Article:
"O Canada," the national anthem of our neighbors up north, comes in two official versions — English and French. They share a melody, but differ in meaning.

Let the record show: neither version of those lyrics contains the phrase "all lives matter."

But at the 2016 All-Star Game, the song got an unexpected edit.

At Petco Park in San Diego, one member of the Canadian singing group The Tenors — by himself, according to the other members of the group — revised the anthem.

School's out, and a lot of parents are getting through the long summer days with extra helpings of digital devices.

How should we feel about that?

Police in Baton Rouge say they have arrested three people who stole guns with the goal of killing police officers. They are still looking for a fourth suspect in the alleged plot, NPR's Greg Allen reports.

"Police say the thefts were at a Baton Rouge pawn shop early Saturday morning," Greg says. "One person was arrested at the scene. Since then, two others have been arrested and six of the eight stolen handguns have been recovered. Police are still looking for one other man."

A 13-year-old boy is among those arrested, Greg says.

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After an international tribunal invalidated Beijing's claims to the South China Sea, Chinese authorities have declared in no uncertain terms that they will be ignoring the ruling.

The Philippines brought the case to the Permanent Court of Arbitration in The Hague, objecting to China's claims to maritime rights in the disputed waters. The tribunal agreed that China had no legal authority to claim the waters and was infringing on the sovereign rights of the Philippines.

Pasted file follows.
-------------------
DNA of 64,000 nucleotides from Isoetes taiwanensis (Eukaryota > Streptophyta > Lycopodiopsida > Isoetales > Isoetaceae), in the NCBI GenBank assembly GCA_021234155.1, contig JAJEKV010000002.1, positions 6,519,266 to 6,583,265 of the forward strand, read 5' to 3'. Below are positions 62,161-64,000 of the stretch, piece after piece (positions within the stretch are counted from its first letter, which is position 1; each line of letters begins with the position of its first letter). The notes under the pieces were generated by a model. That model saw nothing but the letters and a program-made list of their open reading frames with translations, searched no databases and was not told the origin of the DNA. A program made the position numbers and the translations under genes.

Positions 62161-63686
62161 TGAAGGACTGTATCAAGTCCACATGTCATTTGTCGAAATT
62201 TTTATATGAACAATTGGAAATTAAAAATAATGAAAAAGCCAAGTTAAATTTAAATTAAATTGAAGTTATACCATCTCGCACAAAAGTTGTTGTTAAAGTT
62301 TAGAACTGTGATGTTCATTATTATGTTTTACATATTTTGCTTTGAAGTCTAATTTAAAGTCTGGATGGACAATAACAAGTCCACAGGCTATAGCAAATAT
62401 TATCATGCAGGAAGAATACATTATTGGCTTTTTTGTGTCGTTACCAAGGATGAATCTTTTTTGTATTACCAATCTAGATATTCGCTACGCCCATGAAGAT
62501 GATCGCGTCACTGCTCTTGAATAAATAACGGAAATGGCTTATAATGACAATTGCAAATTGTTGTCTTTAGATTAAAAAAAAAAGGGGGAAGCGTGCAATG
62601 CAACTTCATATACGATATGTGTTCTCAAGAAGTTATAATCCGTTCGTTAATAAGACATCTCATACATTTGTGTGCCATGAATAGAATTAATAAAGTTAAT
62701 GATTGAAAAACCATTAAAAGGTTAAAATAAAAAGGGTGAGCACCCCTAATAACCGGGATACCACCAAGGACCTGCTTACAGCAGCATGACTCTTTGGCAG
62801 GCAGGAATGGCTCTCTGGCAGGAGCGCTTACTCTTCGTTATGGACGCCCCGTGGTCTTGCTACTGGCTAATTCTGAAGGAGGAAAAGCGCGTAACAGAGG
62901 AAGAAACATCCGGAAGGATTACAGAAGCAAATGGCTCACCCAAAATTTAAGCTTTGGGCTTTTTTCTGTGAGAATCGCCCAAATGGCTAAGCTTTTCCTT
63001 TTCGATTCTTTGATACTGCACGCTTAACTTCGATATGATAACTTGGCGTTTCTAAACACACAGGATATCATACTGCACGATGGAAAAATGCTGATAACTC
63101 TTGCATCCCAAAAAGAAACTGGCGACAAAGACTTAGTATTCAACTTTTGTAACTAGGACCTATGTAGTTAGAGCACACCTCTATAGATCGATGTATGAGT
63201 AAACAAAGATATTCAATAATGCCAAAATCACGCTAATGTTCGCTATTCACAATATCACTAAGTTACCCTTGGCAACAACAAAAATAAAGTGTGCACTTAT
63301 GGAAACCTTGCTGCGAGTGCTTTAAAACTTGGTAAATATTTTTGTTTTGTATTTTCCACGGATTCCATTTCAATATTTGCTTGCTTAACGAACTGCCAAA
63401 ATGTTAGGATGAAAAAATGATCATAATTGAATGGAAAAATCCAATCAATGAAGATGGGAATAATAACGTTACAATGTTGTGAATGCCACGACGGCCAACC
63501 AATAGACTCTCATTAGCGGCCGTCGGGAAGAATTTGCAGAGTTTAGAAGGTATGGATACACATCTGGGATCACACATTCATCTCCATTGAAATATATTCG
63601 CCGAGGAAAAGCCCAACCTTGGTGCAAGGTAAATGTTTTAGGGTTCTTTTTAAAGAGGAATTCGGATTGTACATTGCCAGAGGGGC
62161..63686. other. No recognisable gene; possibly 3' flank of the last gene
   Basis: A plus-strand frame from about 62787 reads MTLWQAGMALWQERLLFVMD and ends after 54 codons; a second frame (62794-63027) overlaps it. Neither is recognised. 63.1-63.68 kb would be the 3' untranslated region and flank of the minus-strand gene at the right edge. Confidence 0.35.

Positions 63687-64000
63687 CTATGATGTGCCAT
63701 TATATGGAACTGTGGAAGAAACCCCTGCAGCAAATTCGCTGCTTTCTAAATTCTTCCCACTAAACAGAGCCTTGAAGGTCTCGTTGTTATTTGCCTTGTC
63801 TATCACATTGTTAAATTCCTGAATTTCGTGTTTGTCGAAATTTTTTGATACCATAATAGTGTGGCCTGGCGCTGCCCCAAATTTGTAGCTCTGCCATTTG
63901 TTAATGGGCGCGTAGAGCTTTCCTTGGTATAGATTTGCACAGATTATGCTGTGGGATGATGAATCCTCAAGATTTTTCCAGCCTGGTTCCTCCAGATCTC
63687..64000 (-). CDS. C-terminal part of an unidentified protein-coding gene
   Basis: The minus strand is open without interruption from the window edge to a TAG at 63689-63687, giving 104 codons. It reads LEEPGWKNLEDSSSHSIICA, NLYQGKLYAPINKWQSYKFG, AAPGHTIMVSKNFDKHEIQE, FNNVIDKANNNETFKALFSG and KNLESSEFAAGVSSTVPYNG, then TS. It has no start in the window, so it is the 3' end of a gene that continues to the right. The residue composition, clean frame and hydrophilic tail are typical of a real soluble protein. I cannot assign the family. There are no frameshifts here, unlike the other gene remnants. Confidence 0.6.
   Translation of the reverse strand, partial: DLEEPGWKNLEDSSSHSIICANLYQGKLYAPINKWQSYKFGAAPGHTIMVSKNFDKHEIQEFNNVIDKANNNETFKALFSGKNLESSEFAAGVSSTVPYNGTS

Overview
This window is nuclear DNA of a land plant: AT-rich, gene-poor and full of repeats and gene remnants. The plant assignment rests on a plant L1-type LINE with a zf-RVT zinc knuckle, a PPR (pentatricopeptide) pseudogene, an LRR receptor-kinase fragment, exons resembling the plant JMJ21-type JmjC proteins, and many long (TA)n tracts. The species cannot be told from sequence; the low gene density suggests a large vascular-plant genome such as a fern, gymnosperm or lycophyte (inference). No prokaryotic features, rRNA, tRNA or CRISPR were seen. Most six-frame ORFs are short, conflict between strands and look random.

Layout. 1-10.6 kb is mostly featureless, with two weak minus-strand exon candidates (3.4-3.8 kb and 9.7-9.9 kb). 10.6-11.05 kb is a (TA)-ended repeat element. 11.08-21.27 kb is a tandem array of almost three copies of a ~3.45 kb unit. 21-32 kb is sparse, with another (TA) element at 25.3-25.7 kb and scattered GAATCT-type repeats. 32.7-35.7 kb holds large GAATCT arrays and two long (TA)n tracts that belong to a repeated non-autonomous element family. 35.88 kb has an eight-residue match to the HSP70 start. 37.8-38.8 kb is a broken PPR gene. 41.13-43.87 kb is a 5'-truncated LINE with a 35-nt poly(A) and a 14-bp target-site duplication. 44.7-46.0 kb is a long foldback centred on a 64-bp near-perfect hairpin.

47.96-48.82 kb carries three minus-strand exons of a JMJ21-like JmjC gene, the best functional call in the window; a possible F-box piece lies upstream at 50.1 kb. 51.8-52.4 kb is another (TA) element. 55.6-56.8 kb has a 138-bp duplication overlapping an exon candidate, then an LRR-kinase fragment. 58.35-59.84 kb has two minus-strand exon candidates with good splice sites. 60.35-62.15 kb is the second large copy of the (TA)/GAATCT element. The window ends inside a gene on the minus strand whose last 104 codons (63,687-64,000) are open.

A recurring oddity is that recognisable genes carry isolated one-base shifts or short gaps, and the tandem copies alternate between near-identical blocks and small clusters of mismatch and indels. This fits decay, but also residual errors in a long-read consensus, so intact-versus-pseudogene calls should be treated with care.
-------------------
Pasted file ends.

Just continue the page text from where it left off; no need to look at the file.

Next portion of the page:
Donald Trump is firing back at Supreme Court Justice Ruth Bader Ginsburg after she disparaged him in several media interviews. He tweeted late Tuesday that she "has embarrassed all" with her "very dumb political statements" about the candidate. Trump ended his tweet with "Her mind is shot - resign!":

Donald Trump wrapped up his public tryout of potential vice presidential candidates in Indiana Tuesday night with Gov. Mike Pence giving the final audition.

The Indiana governor's stock as Trump's possible running mate is believed to be on the rise, with New Jersey Gov. Chris Christie and former House Speaker Newt Gingrich also atop the list. Sources tell NPR the presumptive GOP presidential nominee is close to making a decision, which he's widely expected to announce by Friday.

Copyright 2016 NPR. To see more, visit http://www.npr.org/.

The unassuming hero of Jonas Karlsson's clever, Kafkaesque parable is the opposite of a malcontent. Despite scant education, a limited social life, and no prospects for success as it is usually defined, he's that rarity, a most happy fella with an amazing ability to content himself with very little. But one day, returning to his barebones flat from his dead-end, part-time job at a video store, he finds an astronomical bill from an entity called W.R.D. He assumes it's a scam. Actually, it is more sinister-- and it forces him to take a good hard look at his life and values.

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In This Russian Trial, The Defendant Is A Dead Man

May 20, 2012
Originally published on May 20, 2012 7:45 pm

The Russian government is about to put a dead man on trial.

Sergei Magnitsky was a tax lawyer for the investment fund Hermitage Capital, at one time the largest foreign investment firm in Russia.

In 2007, Hermitage Capital was seized by the Russian tax police, and through a number of shady maneuvers, they extracted more than $230 million in illegal tax refunds for themselves.

Magnitsky decided to investigate, angering those who had stolen the company. They had him arrested, and he died in prison in 2009.